Robert Laberge/Getty Images
Shock Value: 10
Gracelessness with which it was handled: 10
Total = 26
If Carlos Boozer were a better player (or the Cavs hadn’t landed Andy Varejao as a result), this would’ve registered a higher impact and thus garnered more notoriety. It might’ve even topped the list.
The following allegedly (and by “allegedly,” I mean it definitely happened) occurred following the 2003-04 season, during which LeBron James was a rookie and Carlos Boozer was an emerging second-year star:
The Cavs had Boozer locked up at an inappropriately low second-round salary (admittedly, he was a late-round steal), when Boozer came to the Cavs and asked them to release him from the contract (essentially by not picking up the team’s option on it, should you want to get technical) and resign him to a full mid-level deal.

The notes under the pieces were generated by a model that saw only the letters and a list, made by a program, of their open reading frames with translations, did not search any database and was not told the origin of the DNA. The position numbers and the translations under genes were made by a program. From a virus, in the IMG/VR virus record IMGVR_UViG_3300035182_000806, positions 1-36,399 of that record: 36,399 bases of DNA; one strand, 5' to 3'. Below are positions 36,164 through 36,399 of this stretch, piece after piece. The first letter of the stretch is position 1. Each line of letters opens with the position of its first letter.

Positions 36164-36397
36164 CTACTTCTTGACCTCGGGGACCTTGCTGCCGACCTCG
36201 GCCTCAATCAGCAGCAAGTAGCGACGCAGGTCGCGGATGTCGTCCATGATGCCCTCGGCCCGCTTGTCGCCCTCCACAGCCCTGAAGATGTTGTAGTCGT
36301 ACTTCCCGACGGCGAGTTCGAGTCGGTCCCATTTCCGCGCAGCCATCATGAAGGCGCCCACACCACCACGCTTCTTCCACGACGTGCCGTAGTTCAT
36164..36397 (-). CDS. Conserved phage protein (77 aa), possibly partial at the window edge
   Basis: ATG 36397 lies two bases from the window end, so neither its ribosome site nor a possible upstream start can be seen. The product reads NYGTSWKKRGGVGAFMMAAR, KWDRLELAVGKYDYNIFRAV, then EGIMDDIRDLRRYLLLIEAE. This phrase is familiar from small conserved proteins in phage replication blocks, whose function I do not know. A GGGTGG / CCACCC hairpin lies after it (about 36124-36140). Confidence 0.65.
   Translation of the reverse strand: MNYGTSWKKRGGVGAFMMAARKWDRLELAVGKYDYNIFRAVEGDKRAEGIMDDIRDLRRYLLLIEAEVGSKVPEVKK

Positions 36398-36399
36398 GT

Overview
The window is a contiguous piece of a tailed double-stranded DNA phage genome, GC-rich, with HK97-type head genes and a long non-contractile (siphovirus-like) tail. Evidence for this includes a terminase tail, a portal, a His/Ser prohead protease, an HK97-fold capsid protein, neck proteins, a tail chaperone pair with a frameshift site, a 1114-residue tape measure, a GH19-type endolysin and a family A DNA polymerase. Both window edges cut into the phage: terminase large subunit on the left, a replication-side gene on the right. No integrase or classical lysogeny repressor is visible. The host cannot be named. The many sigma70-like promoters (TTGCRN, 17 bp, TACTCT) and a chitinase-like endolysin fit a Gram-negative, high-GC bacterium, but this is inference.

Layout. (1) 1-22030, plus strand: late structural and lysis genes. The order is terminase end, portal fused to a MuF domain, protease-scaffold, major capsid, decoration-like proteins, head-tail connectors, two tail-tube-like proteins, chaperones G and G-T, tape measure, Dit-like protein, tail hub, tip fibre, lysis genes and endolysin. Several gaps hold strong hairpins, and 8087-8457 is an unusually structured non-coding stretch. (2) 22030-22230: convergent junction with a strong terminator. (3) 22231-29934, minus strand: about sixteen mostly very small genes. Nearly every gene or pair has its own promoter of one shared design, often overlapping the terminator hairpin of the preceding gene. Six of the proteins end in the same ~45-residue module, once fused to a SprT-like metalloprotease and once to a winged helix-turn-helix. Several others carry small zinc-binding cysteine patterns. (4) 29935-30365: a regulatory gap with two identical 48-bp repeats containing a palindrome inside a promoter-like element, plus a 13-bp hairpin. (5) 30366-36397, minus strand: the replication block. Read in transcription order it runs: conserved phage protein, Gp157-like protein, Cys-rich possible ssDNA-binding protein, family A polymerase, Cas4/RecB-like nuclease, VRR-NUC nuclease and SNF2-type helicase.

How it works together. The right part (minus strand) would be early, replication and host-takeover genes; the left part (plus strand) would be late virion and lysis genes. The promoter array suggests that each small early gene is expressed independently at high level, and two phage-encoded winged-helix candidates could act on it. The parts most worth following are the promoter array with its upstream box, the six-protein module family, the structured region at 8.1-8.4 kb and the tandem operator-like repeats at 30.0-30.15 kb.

With that, Boozer would gain the long-term security he didn’t have and the Cavs would get Boozer for a below-market rate because Cleveland only had so much money under the cap they could give him.
This he negotiated with owner Gordon Gund behind closed doors (as, and I suppose this was the Cavs' first mistake, you can’t put that kind of stuff in writing) and they shook hands and yada, yada, yada.
The Cavs terminated Boozer’s contract, he stopped taking their calls and signed with the Utah Jazz for more money then the Cavs were able to offer within two weeks.
Boozer’s agent quit, as apparently Carlos and his wife were the only ones who could live with screwing over a philanthropic blind man.
Gordon Gund wrote this letter to the Cleveland faithful to explain the debacle, and then he sold the team.